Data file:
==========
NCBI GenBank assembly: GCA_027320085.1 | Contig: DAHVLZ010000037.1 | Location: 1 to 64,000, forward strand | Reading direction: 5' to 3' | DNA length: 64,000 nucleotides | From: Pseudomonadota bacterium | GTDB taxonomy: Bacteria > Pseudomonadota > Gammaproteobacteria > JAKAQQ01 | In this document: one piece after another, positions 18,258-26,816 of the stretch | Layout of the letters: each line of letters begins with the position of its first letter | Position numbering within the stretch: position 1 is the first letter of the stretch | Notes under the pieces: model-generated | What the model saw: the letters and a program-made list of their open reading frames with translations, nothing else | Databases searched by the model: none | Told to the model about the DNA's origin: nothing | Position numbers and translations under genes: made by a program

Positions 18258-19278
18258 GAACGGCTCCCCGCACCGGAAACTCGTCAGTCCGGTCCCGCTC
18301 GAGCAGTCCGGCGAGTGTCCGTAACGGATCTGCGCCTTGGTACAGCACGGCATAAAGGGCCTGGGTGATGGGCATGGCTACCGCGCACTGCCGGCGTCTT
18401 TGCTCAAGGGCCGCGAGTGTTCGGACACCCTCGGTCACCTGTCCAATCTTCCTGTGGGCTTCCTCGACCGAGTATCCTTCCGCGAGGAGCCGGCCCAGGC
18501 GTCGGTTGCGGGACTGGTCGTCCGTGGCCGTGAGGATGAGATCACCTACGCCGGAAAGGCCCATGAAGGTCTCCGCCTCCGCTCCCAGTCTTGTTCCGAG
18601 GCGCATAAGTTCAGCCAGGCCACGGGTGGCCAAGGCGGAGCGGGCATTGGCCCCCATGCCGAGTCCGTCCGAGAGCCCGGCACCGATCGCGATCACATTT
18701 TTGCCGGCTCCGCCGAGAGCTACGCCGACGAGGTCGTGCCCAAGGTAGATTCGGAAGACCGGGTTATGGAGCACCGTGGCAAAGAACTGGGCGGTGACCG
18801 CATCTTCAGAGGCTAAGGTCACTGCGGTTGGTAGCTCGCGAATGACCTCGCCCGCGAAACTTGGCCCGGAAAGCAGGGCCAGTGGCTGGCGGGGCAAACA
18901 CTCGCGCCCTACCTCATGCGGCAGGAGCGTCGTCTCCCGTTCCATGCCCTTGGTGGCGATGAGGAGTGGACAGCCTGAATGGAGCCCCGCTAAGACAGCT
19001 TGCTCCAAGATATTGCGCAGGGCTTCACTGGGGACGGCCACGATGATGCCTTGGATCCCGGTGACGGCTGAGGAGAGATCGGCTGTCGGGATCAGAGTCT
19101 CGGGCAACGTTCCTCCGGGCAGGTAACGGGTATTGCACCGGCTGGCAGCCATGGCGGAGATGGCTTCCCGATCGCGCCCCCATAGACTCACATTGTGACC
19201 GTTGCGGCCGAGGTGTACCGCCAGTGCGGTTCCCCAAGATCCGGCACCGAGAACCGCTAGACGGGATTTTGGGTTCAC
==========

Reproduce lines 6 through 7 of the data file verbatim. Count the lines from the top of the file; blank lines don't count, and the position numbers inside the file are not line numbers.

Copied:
18501 GTCGGTTGCGGGACTGGTCGTCCGTGGCCGTGAGGATGAGATCACCTACGCCGGAAAGGCCCATGAAGGTCTCCGCCTCCGCTCCCAGTCTTGTTCCGAG
18601 GCGCATAAGTTCAGCCAGGCCACGGGTGGCCAAGGCGGAGCGGGCATTGGCCCCCATGCCGAGTCCGTCCGAGAGCCCGGCACCGATCGCGATCACATTT